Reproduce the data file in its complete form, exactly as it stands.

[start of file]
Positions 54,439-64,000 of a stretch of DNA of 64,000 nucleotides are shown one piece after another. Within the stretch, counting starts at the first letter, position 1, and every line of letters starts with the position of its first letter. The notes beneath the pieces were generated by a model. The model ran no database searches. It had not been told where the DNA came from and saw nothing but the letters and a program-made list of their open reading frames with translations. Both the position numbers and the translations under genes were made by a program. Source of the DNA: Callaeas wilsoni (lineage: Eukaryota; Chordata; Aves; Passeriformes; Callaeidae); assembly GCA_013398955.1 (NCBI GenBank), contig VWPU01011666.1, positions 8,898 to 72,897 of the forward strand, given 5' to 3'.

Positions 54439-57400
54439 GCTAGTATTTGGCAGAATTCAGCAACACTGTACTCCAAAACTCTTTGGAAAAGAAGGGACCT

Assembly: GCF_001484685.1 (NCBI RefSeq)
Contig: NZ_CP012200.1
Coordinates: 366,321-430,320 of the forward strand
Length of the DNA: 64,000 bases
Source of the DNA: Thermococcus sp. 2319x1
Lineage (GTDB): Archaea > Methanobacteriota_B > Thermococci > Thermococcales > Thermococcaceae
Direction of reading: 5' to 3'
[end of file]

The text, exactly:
Positions 54,439-64,000 of a stretch of DNA of 64,000 nucleotides are shown one piece after another. Within the stretch, counting starts at the first letter, position 1, and every line of letters starts with the position of its first letter. The notes beneath the pieces were generated by a model. The model ran no database searches. It had not been told where the DNA came from and saw nothing but the letters and a program-made list of their open reading frames with translations. Both the position numbers and the translations under genes were made by a program. Source of the DNA: Callaeas wilsoni (lineage: Eukaryota; Chordata; Aves; Passeriformes; Callaeidae); assembly GCA_013398955.1 (NCBI GenBank), contig VWPU01011666.1, positions 8,898 to 72,897 of the forward strand, given 5' to 3'.

Positions 54439-57400
54439 GCTAGTATTTGGCAGAATTCAGCAACACTGTACTCCAAAACTCTTTGGAAAAGAAGGGACCT

Assembly: GCF_001484685.1 (NCBI RefSeq)
Contig: NZ_CP012200.1
Coordinates: 366,321-430,320 of the forward strand
Length of the DNA: 64,000 bases
Source of the DNA: Thermococcus sp. 2319x1
Lineage (GTDB): Archaea > Methanobacteriota_B > Thermococci > Thermococcales > Thermococcaceae
Direction of reading: 5' to 3'